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Tennessee courts may award rehabilitative alimony in divorce

Some married families have arranged their lives so that one spouse is the main income-earner, while the other keeps the home and raises the children. However, even if this arrangement is beneficial, it is no guarantee against divorce. And, should the couple determine that divorce is in their best interests, the spouse who stayed out of the workforce may find that they are at an economic disadvantage. The state recognizes this and has laws in place that provide for spousal maintenance.

Under Tennessee Statute, Section 36-5-121, spousal maintenance is payments made by one party to the other, so each party can maintain the same standard of living. But, not every award of spousal maintenance is permanent.

For example, sometimes, a judge orders one party to pay rehabilitative alimony. Through rehabilitation, the party receiving support is supposed to eventually achieve an earning capacity that allows them to enjoy a standard of living close to that they had while married.

When the court awards rehabilitative alimony, this award is controlled by the court. It can change, if there is a substantial and material change in circumstances. If the amount of rehabilitative alimony a spouse receives is extended, the burden falls on the receiving spouse to show that he or she has made every reasonable effort to rehabilitate, but has been unable to accomplish that goal.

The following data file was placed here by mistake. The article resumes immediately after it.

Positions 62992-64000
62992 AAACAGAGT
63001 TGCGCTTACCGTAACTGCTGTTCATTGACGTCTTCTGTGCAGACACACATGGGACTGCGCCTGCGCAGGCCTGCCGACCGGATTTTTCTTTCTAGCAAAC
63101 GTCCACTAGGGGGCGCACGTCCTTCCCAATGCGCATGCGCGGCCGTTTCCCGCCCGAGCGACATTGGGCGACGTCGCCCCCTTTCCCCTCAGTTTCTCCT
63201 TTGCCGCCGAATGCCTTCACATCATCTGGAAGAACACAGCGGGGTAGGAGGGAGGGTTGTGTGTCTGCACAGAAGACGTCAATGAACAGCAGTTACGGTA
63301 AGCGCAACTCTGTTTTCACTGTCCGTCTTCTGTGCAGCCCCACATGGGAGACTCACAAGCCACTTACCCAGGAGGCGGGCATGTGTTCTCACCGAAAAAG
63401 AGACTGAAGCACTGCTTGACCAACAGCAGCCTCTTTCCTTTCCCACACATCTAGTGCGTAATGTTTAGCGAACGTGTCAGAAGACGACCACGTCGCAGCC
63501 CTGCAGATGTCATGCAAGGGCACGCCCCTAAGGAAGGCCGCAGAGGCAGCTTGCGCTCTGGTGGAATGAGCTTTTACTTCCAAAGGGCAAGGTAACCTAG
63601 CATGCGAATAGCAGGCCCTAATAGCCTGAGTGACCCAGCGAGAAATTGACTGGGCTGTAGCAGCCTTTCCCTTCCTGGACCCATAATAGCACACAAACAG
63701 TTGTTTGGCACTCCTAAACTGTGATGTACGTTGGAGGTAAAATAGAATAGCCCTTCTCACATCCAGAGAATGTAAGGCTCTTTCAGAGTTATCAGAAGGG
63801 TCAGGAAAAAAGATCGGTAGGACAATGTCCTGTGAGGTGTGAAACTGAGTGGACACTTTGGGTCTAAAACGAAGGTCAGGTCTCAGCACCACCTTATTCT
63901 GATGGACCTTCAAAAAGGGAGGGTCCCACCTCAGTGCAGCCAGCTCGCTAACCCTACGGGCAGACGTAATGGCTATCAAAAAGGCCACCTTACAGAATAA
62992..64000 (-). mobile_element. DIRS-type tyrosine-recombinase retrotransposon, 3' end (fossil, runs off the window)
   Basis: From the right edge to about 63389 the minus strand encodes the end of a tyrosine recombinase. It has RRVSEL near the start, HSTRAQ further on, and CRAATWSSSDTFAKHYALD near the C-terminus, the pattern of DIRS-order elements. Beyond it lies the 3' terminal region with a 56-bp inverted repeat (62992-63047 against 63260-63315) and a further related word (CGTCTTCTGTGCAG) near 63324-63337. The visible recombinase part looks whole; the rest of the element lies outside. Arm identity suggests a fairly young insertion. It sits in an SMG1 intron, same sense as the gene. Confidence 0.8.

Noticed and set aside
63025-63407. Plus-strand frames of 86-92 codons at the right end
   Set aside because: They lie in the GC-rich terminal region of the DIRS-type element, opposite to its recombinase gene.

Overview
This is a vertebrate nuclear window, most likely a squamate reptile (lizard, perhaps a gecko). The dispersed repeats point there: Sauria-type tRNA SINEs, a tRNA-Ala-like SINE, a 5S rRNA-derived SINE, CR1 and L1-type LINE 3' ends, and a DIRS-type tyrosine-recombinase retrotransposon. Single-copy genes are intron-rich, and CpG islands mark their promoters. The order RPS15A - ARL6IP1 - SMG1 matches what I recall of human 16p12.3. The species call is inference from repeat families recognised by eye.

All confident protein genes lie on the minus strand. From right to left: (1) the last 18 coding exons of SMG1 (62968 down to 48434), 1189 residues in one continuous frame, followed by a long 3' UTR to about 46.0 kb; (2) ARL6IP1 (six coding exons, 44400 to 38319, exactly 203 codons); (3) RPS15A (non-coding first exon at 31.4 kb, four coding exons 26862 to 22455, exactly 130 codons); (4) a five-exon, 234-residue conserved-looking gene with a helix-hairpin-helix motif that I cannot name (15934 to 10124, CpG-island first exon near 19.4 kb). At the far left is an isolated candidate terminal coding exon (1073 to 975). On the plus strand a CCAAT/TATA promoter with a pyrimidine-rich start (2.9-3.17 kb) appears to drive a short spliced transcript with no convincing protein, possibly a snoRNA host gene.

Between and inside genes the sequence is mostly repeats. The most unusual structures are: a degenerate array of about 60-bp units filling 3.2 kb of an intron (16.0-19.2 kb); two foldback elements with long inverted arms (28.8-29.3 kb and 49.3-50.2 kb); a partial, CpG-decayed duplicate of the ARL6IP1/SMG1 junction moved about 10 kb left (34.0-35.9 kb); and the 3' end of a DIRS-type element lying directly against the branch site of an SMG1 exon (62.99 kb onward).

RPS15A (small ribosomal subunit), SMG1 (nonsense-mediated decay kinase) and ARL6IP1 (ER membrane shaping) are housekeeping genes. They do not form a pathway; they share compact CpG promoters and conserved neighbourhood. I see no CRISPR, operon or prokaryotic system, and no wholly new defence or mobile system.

Rehabilitative alimony can be helpful for the spouse who needs time to get back on his or her feet financially following a divorce. But, it is important that any spousal maintenance award is fair to both parties. Therefore, if a party is seeking alimony, he or she may want to do so with the help of an attorney, who can assess their client's situation and provide legal advice and advocacy in and out of court.

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